Yesterday Kathleen and I attended the funeral of a longstanding friend, Al Hill. During our trip home, we pondered his life as it informed the term, fatherhood.

It was evident that Al had a large circle of friends; the church was packed. He had also distinguished himself as a churchman and educator. Yet, it was his success as a father that lingered with us.

It was obvious that Al and Grace had raised three stalwart sons, all now in stable marriages with children to bless them and their grandparents. All this stayed with us as we drove.

One son’s tribute stood out. He said that his father had insisted that under all circumstances he and his two brothers respect their mother. The point was made repeatedly while they were growing up. The three boys were apparently reminded even in adulthood to “look after your mother.”

This reminded me of an episode with one of my own sons who in early adolescence had begun to show moments of veiled disrespect for his mother. I spoke to him about it. “She is not only your mother,” I told him sternly, “she is my wife, and I insist that my wife be respected.” The message given in that novel way registered. Today, this son and my other two children could not be more loving and solicitous of their mother’s well being.

Fatherhood should be more elevated in our world than it is for a variety of reasons: it is a divinely ordained assignment, a role deeply rooted in history, a widely-used positive metaphor, an honorable title, an art, a crucial social role — and a joy.

I will remember Al for his churchmanship. I will remember him for his good ideas. I will never forget the favor he did for our family when, as a school principal, he facilitated our daughter’s return to Canada to teach.

But, after the tributes we heard yesterday, I will honor him foremost in my memory for the way he embraced fatherhood as a sacred trust. And he did it well.

(More next week.)

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Raising Kids for Christ

I have now had the pleasure of observing from their earliest years the traits first of children, then grandchildren, and now great-grandchildren. I’ve noticed that if you observe carefully you can see their dispositional tendencies from the start.

Before they can talk or even walk they show on their faces and by their responses their reactions to people and life in general. And those traits tend to carry over to some degree when they arrive on the shores of adulthood.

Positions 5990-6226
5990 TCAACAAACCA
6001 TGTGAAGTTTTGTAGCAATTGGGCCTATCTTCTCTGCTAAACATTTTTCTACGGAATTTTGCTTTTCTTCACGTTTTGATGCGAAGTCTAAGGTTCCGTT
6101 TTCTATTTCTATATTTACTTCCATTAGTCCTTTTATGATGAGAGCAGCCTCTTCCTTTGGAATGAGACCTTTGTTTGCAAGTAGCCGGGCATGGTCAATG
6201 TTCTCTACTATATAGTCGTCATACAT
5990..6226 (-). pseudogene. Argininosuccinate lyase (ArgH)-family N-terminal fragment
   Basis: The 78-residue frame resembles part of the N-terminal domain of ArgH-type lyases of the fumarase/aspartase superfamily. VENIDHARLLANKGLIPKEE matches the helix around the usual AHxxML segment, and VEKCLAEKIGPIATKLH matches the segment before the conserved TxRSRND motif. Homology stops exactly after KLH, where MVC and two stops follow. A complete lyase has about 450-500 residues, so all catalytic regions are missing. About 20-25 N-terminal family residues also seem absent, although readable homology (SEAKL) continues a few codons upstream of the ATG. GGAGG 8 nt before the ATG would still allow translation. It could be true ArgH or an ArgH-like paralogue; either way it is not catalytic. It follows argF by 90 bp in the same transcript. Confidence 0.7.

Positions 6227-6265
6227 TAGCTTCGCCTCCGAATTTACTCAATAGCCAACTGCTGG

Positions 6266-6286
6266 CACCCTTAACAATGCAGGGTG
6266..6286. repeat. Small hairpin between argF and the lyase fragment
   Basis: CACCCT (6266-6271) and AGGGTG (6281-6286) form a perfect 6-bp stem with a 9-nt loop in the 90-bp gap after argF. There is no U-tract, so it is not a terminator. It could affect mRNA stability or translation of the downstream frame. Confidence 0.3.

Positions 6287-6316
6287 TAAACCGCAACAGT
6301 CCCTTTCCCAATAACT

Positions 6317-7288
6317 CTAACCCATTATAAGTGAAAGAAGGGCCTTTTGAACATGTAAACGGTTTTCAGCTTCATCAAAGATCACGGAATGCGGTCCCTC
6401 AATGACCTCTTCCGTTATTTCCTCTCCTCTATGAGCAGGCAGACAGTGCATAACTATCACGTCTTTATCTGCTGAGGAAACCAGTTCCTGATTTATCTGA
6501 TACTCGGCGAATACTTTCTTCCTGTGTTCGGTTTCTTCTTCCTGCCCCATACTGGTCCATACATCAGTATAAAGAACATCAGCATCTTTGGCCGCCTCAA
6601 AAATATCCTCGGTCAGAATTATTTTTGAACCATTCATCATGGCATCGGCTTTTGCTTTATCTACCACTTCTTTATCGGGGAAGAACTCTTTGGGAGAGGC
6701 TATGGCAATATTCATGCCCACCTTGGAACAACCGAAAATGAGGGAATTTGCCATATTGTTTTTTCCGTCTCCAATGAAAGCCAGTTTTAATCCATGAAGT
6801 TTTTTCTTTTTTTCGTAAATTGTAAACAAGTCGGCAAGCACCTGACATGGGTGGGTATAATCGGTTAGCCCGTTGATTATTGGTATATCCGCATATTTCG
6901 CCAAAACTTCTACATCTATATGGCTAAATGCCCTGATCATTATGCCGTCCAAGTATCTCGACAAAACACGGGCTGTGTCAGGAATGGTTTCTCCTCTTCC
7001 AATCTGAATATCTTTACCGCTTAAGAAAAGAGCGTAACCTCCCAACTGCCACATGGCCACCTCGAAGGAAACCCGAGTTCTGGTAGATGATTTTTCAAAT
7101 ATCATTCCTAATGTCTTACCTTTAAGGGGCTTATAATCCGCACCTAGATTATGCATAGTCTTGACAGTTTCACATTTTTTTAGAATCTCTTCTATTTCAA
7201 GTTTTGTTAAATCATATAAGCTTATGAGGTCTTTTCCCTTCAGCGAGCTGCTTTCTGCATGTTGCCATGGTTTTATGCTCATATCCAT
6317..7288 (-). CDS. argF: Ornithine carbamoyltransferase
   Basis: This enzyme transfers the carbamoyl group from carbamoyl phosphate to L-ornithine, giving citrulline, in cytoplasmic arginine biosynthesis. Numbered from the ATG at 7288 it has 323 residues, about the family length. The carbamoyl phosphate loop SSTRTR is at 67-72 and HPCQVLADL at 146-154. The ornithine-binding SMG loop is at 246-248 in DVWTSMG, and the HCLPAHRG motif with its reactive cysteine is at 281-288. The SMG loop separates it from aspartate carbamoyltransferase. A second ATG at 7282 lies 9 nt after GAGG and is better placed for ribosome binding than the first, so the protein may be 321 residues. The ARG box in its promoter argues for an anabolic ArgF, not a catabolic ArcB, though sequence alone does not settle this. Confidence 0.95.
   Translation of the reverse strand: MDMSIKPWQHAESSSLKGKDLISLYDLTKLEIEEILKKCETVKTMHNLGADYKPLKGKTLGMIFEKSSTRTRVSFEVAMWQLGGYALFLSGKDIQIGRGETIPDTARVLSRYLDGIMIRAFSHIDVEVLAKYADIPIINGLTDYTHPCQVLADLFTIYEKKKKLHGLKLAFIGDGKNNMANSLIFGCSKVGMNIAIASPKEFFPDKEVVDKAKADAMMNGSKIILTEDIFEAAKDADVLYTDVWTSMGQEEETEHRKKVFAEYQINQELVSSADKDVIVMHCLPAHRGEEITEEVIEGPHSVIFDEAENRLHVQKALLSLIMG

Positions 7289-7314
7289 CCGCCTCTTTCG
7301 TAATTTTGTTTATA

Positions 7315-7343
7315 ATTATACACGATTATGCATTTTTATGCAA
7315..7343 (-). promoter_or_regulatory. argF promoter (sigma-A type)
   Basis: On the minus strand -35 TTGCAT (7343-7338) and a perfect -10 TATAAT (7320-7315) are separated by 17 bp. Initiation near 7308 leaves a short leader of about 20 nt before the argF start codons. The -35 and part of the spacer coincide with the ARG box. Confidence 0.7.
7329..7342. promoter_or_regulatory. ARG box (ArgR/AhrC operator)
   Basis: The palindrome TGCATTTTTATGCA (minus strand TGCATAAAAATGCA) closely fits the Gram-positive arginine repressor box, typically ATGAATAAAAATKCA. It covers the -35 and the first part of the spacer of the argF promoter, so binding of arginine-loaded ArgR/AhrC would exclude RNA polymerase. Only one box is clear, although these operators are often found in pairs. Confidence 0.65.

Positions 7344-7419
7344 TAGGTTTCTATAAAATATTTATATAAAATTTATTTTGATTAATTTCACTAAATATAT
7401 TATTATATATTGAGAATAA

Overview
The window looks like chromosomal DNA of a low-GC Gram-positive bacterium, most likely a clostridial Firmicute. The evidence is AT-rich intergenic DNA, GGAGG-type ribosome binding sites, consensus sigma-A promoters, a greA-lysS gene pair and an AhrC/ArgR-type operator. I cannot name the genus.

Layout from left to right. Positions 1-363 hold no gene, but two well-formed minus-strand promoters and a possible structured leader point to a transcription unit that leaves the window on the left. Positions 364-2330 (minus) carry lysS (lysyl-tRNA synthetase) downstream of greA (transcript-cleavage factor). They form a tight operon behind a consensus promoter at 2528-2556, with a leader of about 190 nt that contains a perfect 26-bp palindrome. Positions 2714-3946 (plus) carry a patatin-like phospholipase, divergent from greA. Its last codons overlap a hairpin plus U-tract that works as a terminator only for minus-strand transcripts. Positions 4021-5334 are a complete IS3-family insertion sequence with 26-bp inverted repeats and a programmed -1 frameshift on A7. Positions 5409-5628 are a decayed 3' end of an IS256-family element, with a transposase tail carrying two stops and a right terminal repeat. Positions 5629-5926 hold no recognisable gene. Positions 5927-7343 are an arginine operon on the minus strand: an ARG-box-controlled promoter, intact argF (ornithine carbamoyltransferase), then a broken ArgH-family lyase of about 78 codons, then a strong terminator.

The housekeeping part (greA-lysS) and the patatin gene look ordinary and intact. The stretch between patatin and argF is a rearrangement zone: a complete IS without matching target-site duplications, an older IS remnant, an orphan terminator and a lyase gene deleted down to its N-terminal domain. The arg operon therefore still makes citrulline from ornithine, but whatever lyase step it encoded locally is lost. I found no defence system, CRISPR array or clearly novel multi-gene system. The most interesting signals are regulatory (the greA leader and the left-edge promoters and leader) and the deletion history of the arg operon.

One child has a sunny disposition from the start; another is unusually shy around all but close relatives. One child is full of self-confidence; another takes considerable encouragement to embrace new challenges. One tends to be defiant against all orders; another is easier to convince to go along. They all seem to share to one degree or another the ability to manipulate, to deceive, even that wretched impulse to punish parents who are supposed to regulate their lives. Likewise, they all at times have flashes of loving generosity toward parents.

If I could run my life back two generations to the time when our children were small I know I would study each one separately much more carefully than I did. I see even now how different they were in temperament.

I’m not a trained psychologist but I have gleaned from my child-raising experiences one truth that I find myself repeating over and over again. It’s that every child comes into the world with a “package,” one that their parents have to work with. They do not come as a blank sheet to be written on.

In the Bible, Esau was an outdoors type; Jacob was more for the indoor life. Esau was a man of appetite in the moment; Jacob was a cunning trader who could hold for the long view. But they were twins, both from the same mother and father. Each came into the world with his own package.

As our children were growing up, my wife, Kathleen, and I tended to pool our insights regarding how we would handle difficult situations. We had slightly different perspectives on what to do, and that was good. In fact, God made us to bring a male and female perspective to a parenting situation. But because of our shared values we agreed fully on the outcomes we were working and praying for.